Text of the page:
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10 barriers to recovery from Lyme diseaseThere are many different treatment options available for Lyme disease, ranging from antibiotics to herbs to oxygen therapies. Yet despite all these different options, Lyme disease is notoriously challenging to treat. In this 10-week series, I am going to go over 10 barriers to recovery from Lyme disease.  Each Wednesday (I know, I’m already a day late this week!), I will post one of the 10 things that I think hold people back.

In my experience, treating the actual pathogens, the bugs themselves, is just a part of the puzzle. There are many other things that need to be considered, and woven together into a holistic approach to treatment. No one person is the same, no person has the same set of symptoms or underlying stressors on their body – it must all be tailored to you as an individual.

The following guide outlines 10 things that need to be addressed along with an antimicrobial protocol, for true treatment success to occur. They are not the only 10 things, they are just a sample of things. Don’t feel overwhelmed by this – not everything needs to be tackled at once. Not all of these may apply to you. Some you may be taking care of already. Use this information as a guide of things to discuss with your doctor to make sure your treatment is inclusive.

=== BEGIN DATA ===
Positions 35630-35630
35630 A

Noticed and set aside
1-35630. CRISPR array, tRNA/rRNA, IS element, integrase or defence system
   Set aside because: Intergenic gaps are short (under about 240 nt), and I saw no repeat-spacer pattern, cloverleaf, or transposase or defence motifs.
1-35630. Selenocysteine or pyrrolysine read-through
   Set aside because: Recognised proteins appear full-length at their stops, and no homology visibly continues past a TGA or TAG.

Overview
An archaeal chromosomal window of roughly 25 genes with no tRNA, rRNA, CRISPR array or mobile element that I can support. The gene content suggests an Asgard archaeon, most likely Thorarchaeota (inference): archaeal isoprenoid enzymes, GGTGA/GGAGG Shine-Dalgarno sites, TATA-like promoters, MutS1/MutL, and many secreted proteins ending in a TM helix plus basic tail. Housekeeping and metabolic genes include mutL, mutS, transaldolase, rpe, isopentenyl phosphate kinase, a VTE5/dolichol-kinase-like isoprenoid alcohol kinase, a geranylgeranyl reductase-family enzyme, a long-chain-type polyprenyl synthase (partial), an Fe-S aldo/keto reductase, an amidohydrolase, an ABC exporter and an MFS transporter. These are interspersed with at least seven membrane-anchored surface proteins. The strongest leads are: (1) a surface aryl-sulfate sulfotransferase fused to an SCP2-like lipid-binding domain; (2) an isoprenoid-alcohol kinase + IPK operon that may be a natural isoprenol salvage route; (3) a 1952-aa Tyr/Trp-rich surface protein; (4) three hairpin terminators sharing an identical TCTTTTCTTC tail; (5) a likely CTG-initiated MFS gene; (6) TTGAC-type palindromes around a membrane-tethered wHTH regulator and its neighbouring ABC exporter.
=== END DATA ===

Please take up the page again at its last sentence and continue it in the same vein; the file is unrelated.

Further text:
Remember, you can recover from Lyme disease. It takes time, commitment and perseverance, for sure. But it can and will be done.

Here are the 10 things that I’m going to cover.  I’ll be posting one each week, so make sure you’re subscribed to my newsletter (which you’ll be able to do at the bottom of this article) so they automatically get emailed to you:-

#1: Untreated Co-infections
#2: Biofilm
#3: Heavy Metals
#4: Methylation Defects
#5: Adrenal Health
#6: Thyroid Health
#7: Thought Patterns
#8: Nutrition
#9: Mold Toxicity
#10: A Toxic Environment

So let’s get started.

#1: Untreated Co-infections

As you probably know by now, Lyme disease by definition is caused by the bacteria Borrelia burgdorferi. There are, however, several other bugs that we need to be concerned about, the main ones being Babesia, Bartonella and Erhlichia. We call these the co-infections of Lyme, because they can be transmitted by the same tick bite as the Borrelia bacteria.

In my opinion, undiagnosed and untreated co-infections are one of the biggest hindrances to recovery. So often, when people get tested for Lyme disease, it often is only for the Borrelia itself. Treatment then involves antibiotics that target this particular pathogen. The problem is, those antibiotics don’t necessarily address the co-infections too. This is particularly true of Babesia, which isn’t even a bacterium, but a protozoa. Thus treatment regimens really need to be tailored not only to the Lyme, but also to which co-infections are present.